Quality of care for people with multimorbidity: a case series

Research output: Contribution to journalJournal articlepeer-review


  • Michaela L. Schiøtz
  • Dorte Høst
  • Christensen, Mikkel Bring
  • Helena Domínguez
  • Yasmin Hamid
  • Merete Almind
  • Kim L. Sørensen
  • Thomas Saxild
  • Rikke Høgsbro Holm
  • Anne Frølich

BACKGROUND: Multimorbidity is becoming increasingly prevalent and presents challenges for healthcare providers and systems. Studies examining the relationship between multimorbidity and quality of care report mixed findings. The purpose of this study was to investigate quality of care for people with multimorbidity in the publicly funded healthcare system in Denmark.

METHODS: To investigate the quality of care for people with multimorbidity different groups of clinicians from the hospital, general practice and the municipality reviewed records from 23 persons with multimorbidity and discussed them in three focus groups. Before each focus group, clinicians were asked to review patients' medical records and assess their care by responding to a questionnaire. Medical records from 2013 from hospitals, general practice, and health centers in the local municipality were collected and linked for the 23 patients. Further, two clinical pharmacologists reviewed the appropriateness of medications listed in patient records.

RESULTS: The review of the patients' records conducted by three groups of clinicians revealed that around half of the patients received adequate care for the single condition which prompted the episode of care such as a hospitalization, a visit to an outpatient clinic or the general practitioner. Further, the care provided to approximately two-thirds of the patients did not take comorbidities into account and insufficiently addressed more diffuse symptoms or problems. The review of the medication lists revealed that the majority of the medication lists contained inappropriate medications and that there were incongruity in medication listed in the primary and secondary care sector. Several barriers for providing high quality care were identified. These included relative short consultation times in general practice and outpatient clinics, lack of care coordinators, and lack of shared IT-system proving an overview of the treatment.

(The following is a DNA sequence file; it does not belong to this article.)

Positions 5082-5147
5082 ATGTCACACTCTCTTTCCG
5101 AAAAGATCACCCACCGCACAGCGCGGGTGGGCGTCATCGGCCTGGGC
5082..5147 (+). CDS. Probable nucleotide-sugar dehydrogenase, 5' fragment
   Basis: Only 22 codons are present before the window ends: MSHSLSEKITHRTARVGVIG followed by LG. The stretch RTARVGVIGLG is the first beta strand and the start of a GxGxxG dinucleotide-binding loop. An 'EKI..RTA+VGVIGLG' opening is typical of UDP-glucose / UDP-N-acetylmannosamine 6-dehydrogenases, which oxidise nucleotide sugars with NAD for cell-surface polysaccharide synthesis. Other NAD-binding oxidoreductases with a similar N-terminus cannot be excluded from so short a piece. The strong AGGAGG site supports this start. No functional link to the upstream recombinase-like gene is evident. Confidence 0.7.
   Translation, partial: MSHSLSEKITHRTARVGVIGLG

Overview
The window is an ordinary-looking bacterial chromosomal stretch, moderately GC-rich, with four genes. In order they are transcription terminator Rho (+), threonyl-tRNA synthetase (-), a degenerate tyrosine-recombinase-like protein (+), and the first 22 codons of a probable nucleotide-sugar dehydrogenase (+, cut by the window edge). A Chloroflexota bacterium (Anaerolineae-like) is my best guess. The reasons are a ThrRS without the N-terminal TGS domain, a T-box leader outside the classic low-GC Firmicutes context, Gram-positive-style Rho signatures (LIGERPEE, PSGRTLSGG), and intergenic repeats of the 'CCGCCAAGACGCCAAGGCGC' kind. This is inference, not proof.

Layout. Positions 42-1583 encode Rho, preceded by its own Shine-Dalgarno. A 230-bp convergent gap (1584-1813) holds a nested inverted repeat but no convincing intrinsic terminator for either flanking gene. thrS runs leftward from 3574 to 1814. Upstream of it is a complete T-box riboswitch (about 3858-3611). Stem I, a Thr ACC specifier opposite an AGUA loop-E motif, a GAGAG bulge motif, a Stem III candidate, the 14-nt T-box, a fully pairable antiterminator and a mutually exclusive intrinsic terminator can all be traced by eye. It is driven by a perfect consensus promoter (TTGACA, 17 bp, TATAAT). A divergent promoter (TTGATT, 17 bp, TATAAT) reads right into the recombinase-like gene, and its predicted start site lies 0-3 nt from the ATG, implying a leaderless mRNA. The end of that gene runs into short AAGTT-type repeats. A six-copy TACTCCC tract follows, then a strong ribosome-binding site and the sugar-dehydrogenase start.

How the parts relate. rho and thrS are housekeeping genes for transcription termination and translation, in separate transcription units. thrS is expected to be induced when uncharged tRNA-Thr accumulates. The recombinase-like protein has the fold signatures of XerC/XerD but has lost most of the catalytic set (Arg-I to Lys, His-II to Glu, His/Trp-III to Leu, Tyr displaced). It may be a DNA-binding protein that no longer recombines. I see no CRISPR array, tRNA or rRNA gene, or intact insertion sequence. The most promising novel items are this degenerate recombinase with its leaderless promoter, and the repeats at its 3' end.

CONCLUSIONS: Our findings reveal quality of care deficiencies for people with multimorbidity. Suggestions for care improvement for people with multimorbidity includes formally assigned responsibility for care coordination, a change in the financial incentive structure towards a system rewarding high quality care and care focusing on prevention of disease exacerbation, as well as implementing shared medical record systems.

Original languageEnglish
Article number745
JournalBMC Health Services Research
Number of pages9
Publication statusPublished - 2017

    Research areas

  • Journal Article

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